Europe Wants to Rival US as Military Superpower, Says EU Parliamentarian
- Friday, January 02, 2004
Washington has often backed Israel's position against the Palestinians, particularly in its war on terrorism over the last three years. The United State is also perceived by the Arab world to be pro-Israel.
President Bush has consistently refused to meet with PA Chairman Yasser Arafat, while Israeli Prime Minister Ariel Sharon has been a guest at the White House many times.
The EU has argued that it is a neutral observer. But Israel has rejected direct EU participation in the peace process fearing that what it considers the EU's pro-Palestinian bias would tip the scales in favor of the Palestinians.
The EU has backed the Palestinian Authority since the beginning of the Oslo process in 1992, becoming one of its main financial supporters and giving the PA hundreds of millions of euros (dollars) since then.
EU parliamentarian Ilka Schroeder charged that EU backing for the PA goes beyond support for the Palestinian cause and is actually part of a secret agenda to gain power in the world.
"For me it is obvious that the Middle East has become one of the most important fields of European military superpower ambitions," Schroeder said.
"The primary goal of the EU is the internationalization of the [Israeli-Palestinian] conflict in order to underline the need for its own mediating role. ... The longer the conflict continues and the deeper it gets, the more evident is the incapability of the U.S. to moderate the peace process," Schroeder told diplomats and journalists at the Institute for Contemporary Affairs in Jerusalem this week.
"The need for a solution only exists as long as war continues. This is why the EU does not want the conflict to end before it gains [a] major role. And this is why the EU does not wish the PA to give up too early and why the EU is strengthening the PA.
"The EU is ... stirring up conflict that it supposedly wants to see resolved by financing one side. This is inherently inhuman purpose of EU humanitarian aid in the region. The Palestinians are playing the ugly role of cannon fodder of Europe's hidden war against the U.S.," Schroeder charged.
Schroeder, who has served in the European parliament since 1999, is currently an independent member of the Confederal Group of the European United Left/Nordic Green Left.
She started an initiative in the European parliament several years ago to investigate the possible PA misuse of EU funds when Israel put a freeze on the transfer of tax revenues to the PA, fearing that those monies would then be used to fund terror attacks against Israel.
At the time, the EU dismissed Israeli allegations as propaganda.
After Israel raided Arafat's Mukata headquarters compound in Ramallah in 2002 and removed truckloads of official PA documents, Israel confronted the EU with the charge that funds it was transferring to the PA were being used to finance terrorism.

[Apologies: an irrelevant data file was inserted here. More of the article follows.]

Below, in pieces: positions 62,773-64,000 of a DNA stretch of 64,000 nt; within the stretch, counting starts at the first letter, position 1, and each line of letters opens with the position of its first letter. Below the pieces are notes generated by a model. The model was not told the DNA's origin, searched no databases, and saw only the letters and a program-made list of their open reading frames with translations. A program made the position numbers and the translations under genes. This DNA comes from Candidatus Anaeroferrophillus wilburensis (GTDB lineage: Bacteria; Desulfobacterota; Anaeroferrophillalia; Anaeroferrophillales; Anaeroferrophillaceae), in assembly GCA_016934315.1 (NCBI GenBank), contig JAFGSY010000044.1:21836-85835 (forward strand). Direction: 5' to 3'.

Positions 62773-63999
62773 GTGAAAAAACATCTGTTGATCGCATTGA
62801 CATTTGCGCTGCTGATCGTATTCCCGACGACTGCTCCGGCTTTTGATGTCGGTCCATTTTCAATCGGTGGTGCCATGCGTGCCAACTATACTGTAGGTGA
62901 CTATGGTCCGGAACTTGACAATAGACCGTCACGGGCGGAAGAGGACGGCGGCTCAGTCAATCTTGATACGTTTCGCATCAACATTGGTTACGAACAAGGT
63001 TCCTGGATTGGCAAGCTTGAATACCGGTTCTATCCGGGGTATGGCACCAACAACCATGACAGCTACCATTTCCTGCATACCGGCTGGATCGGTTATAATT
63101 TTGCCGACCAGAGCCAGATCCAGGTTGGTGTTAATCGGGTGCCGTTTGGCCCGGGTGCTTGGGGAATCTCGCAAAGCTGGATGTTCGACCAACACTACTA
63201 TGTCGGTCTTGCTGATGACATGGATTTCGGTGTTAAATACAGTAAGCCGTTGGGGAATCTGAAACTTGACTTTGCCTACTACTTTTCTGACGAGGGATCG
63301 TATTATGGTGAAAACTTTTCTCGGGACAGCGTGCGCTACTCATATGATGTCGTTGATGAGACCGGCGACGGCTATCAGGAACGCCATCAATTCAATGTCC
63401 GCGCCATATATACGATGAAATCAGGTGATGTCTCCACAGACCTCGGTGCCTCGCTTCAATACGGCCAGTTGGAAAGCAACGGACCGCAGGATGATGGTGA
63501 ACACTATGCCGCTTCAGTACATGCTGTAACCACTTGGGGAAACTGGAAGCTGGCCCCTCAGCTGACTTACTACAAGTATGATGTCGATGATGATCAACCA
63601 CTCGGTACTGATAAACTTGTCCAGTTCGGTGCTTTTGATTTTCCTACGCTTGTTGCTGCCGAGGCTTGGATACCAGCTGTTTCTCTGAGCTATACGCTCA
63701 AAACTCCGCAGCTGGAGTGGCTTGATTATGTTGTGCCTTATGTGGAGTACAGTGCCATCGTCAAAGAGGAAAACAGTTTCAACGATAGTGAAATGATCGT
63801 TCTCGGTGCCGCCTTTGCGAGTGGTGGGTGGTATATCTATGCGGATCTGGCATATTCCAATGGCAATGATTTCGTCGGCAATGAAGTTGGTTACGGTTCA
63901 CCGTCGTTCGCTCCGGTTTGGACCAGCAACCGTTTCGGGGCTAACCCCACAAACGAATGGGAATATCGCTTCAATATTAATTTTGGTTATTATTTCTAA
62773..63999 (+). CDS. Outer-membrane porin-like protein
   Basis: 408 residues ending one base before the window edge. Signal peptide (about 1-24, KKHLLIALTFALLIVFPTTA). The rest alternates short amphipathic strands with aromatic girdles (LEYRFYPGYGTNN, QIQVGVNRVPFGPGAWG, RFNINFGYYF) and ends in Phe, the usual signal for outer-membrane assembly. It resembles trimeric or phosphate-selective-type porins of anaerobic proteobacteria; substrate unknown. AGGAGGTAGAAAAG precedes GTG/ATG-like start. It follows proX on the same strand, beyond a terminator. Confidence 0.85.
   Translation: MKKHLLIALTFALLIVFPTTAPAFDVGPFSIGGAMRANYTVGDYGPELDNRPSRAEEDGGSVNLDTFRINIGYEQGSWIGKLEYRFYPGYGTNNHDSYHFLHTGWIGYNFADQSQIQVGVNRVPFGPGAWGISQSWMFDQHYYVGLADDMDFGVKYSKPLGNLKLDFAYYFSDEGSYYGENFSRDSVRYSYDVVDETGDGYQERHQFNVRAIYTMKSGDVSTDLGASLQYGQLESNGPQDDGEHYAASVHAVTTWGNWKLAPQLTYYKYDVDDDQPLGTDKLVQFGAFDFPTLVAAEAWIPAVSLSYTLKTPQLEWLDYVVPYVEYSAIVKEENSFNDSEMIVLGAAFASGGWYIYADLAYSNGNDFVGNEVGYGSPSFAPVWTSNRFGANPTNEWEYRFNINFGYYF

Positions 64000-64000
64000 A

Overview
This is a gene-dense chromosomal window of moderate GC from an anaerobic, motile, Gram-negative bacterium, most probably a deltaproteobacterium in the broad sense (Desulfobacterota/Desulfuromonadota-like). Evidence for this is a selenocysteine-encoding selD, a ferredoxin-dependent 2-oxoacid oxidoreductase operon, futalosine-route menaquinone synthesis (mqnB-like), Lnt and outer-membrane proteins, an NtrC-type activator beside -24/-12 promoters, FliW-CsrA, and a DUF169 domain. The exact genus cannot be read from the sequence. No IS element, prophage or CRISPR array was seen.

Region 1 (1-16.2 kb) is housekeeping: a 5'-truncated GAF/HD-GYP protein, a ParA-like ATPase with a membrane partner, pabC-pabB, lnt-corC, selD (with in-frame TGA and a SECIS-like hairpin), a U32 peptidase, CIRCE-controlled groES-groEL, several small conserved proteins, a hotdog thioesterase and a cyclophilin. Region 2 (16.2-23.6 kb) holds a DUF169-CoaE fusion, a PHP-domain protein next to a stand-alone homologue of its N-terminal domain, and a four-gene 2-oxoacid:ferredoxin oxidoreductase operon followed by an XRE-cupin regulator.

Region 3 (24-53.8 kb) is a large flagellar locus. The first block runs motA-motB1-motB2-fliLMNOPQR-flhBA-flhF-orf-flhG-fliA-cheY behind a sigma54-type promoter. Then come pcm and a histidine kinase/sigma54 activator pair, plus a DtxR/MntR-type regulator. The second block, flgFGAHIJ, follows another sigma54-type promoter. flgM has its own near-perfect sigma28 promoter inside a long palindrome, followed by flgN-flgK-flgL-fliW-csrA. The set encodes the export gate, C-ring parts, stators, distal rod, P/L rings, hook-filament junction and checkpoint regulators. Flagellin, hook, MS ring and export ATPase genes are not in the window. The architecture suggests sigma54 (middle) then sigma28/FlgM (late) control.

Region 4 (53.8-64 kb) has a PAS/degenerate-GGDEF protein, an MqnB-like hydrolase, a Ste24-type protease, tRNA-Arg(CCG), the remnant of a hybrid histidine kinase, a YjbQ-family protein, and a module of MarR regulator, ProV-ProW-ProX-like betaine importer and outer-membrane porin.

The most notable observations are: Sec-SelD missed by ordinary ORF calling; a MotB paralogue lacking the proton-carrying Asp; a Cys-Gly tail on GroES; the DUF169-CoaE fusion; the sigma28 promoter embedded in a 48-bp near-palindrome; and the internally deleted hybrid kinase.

Despite the fact that more than 170 European parliamentarians have now joined Schroeder's initiative for an investigation, she said, it has "pretty much failed."
"European parliament does not intend to verify whether European taxpayers money could have been used to finance anti-Semitic, murderous attacks," she said.
'Road Map' EU Success
According to Schroeder, although the current Israeli-Palestinian peace plan, known as the "road map," was supposedly derived from Bush's peace plan for the region, the EU considers it a big success that the plan was enshrined as U.S. Middle East policy.
"This road map was a German invention that is now in a modified version a part of the official policy of the U.S. ... There was a European success to make the road map the official policy of the U.S. government," she said.
In June 2002, Bush delivered a major Middle East policy address, which called on the Palestinians to elect new leaders "not compromised by terror" - an obvious reference, though not by name, to Arafat and his PLO associates.
Israel welcomed the address, which called on the Palestinians first of all to bring a halt to terror. But the Palestinians rejected Bush's call for a new leadership.
However, a few months later, the U.S. had teamed up with other members of the so-called Quartet, including the EU, United Nations and Russia, to pen the "road map" peace plan, which was supposed to have been based on Bush's speech.
The road map called for Israel to withdraw to positions it had held before the beginning of Palestinian violence in September 2000, the dismantling of illegal outposts in the West Bank, and a cessation of military operations in PA areas - operations, which Israel credited with reducing the number of terror attacks.
The plan required the PA to appoint a prime minister, reorganize its security forces and resume security cooperation with Israel and it promised the PA a state more or less unconditionally by 2005.
"The premise of this plan is that all that is missing for real peace is an independent Palestinian state. In this concept, Israel is held responsible for the existence of an aggressive Palestinian nationalism, for terrorist acts committed against its own citizens and the growth of anti-Zionism, anti-Semitism and anti-Americanism all over the world.
"Before this happened, Israel and the U.S. demanded the end of terrorist acts as a sign of goodwill from the PA before negotiations could start. Had the PA done this it would have been a sign that they had changed their strategy and wanted to be a real partner in a lasting peace process," Schroeder said.
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